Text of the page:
Following up on an earlier criticism of Feministing for celebrating a woman bullfighter as a feminist hero, Stephanie laments the pseudo-feminist news coverage of Teressa Groenewald-Hagerman, a 39-year-old Kansan whose major “accomplishment” is being the “first woman in the world to shoot an elephant dead with a bow and arrow.”
As Stephanie and others have noted, Groenewald-Hagerman’s slaughter of an elephant – someone’s father, brother, son, partner, friend – is no more a feminist victory than Aileen Wuornos’s unprecedented killing spree.
Elaine at Vegan Soapbox also weighs in:
Teressa was “inspired” to kill an elephant after a male friend said “women could never draw such a heavy bow.” But archery is NOT necessarily a hunting sport. My grandmother was an archer and she did NOT kill. She shot targets, not animals.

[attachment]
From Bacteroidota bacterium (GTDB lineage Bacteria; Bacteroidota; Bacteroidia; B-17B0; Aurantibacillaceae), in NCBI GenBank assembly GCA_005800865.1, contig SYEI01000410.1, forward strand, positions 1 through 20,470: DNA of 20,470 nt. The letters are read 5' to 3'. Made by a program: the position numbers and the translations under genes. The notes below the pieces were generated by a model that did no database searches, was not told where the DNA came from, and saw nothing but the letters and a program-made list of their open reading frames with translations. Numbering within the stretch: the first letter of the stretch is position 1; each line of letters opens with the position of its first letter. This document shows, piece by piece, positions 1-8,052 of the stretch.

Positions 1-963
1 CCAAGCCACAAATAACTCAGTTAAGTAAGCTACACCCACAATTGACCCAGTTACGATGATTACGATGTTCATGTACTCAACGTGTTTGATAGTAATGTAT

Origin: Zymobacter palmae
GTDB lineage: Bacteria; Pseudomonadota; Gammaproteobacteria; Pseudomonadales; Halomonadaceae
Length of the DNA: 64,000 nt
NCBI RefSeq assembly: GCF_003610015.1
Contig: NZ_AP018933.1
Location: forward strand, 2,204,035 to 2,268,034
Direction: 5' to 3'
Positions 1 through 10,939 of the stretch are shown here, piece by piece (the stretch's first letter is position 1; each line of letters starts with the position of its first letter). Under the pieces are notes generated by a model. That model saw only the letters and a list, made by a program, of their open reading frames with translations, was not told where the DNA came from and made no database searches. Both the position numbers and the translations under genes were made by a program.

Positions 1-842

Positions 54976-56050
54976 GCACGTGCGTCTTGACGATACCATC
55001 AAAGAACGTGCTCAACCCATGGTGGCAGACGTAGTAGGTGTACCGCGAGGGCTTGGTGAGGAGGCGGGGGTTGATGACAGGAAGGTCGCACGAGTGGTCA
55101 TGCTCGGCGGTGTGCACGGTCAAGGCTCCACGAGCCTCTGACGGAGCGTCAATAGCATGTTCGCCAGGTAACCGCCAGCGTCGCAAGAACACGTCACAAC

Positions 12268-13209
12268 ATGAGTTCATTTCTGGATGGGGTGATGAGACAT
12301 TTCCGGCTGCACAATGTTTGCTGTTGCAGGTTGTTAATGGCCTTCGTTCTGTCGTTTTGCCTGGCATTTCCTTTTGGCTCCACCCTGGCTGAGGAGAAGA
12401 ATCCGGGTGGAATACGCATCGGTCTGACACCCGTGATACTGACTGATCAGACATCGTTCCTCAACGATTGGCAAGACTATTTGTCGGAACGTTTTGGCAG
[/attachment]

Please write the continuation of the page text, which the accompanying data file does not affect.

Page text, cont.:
In order to prove the male “friend” wrong, Teressa needed only to show strength and skill, not a barbaric blood-lust.
Indeed. Sex-based discrimination in athletics (or any field dominated by men, for that matter) is a pervasive problem; the solution, however, does not lie in the slaughter of even more marginalized beings.
PETA’s Dan Matthews on Madonna:
I was a fan of Madonna in the 1980s but she became this middle-aged witch who thought her style should be defined by wearing fur coats and eating foie gras. We had a long argument over her glamorising bullfighting in her music videos.
While I agree that many of Madonna’s actions are reprehensible, let’s not pretend that 1a) “witch” isn’t a G-rated euphemism for “bitch”; 1b) “bitch,” when used as an insult, isn’t misogynist; and 2a) “witch” isn’t also a sex-based slur, inasmuch as one never hears a man so insulted (e.g., “You warlock!”); 2b) “witch” isn’t also ageist and lookist, inasmuch as (bad) “witches” are conceptualized as old, wrinkled, ugly, scraggly, disagreeable, hideous creatures.